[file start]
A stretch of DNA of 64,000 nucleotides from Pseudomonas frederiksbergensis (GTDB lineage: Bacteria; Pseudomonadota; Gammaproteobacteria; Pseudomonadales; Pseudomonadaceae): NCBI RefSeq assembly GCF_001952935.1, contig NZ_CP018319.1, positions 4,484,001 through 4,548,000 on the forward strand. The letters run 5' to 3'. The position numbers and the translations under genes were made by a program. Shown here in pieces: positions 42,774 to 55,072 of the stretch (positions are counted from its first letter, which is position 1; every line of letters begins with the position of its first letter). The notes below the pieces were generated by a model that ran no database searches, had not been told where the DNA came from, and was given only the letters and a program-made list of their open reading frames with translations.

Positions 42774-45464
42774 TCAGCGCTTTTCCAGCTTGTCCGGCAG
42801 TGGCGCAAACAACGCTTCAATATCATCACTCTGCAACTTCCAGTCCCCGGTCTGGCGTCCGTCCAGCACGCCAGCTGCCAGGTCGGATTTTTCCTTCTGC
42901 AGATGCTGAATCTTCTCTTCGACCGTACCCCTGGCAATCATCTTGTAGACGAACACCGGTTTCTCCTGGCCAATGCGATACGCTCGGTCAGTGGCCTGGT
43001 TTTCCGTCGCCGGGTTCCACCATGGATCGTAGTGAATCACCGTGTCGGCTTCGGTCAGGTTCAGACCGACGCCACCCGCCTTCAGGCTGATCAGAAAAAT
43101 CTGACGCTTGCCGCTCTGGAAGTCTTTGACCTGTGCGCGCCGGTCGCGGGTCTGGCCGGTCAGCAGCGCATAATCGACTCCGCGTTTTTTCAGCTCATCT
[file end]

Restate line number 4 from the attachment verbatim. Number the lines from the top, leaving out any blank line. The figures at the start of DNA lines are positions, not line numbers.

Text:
42801 TGGCGCAAACAACGCTTCAATATCATCACTCTGCAACTTCCAGTCCCCGGTCTGGCGTCCGTCCAGCACGCCAGCTGCCAGGTCGGATTTTTCCTTCTGC